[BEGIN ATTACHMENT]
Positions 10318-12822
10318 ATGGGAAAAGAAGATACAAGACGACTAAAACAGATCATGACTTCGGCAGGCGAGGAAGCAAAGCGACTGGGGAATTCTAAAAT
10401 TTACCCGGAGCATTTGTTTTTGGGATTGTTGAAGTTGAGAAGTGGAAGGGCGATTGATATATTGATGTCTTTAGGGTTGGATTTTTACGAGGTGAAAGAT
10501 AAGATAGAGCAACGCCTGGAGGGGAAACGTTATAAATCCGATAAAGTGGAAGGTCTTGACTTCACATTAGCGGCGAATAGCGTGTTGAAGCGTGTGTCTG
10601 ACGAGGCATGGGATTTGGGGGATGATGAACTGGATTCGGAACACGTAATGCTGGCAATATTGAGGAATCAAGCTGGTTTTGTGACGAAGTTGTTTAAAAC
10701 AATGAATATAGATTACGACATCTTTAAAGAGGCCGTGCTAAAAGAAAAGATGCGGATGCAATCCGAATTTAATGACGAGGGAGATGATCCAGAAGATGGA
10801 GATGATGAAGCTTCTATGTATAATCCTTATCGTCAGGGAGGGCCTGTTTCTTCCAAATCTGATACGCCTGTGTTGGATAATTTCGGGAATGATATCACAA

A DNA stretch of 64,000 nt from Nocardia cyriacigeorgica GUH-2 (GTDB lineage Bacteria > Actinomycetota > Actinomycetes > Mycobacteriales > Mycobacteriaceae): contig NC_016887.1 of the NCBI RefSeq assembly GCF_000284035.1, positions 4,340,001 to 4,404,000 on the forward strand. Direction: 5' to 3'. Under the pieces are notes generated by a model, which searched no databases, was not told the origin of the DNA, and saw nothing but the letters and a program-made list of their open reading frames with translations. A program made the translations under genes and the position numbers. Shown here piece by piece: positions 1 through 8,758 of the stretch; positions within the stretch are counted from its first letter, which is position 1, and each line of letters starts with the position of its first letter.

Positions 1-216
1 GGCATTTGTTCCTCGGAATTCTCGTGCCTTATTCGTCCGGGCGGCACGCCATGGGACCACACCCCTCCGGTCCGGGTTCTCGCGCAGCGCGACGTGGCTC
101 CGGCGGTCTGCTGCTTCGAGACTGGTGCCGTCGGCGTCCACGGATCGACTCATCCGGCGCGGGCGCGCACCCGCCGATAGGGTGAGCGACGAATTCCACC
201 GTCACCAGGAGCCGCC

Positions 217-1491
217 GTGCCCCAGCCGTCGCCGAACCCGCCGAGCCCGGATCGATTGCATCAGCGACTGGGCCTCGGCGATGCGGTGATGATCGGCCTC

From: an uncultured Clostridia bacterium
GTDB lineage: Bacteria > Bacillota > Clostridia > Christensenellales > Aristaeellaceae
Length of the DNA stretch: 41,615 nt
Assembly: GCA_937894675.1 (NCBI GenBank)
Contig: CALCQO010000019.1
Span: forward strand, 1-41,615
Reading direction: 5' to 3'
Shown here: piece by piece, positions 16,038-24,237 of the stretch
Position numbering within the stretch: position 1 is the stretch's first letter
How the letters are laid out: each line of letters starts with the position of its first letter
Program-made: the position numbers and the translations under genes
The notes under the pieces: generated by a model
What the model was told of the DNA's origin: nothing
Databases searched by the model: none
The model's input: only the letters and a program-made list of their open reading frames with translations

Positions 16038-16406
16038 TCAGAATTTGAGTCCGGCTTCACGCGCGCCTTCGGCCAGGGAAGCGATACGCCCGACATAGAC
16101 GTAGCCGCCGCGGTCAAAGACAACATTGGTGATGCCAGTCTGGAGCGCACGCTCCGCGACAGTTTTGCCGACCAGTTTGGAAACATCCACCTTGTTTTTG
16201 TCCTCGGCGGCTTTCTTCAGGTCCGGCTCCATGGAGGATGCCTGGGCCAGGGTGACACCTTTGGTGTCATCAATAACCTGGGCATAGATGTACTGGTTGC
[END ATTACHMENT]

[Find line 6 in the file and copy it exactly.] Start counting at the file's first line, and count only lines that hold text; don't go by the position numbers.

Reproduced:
10701 AATGAATATAGATTACGACATCTTTAAAGAGGCCGTGCTAAAAGAAAAGATGCGGATGCAATCCGAATTTAATGACGAGGGAGATGATCCAGAAGATGGA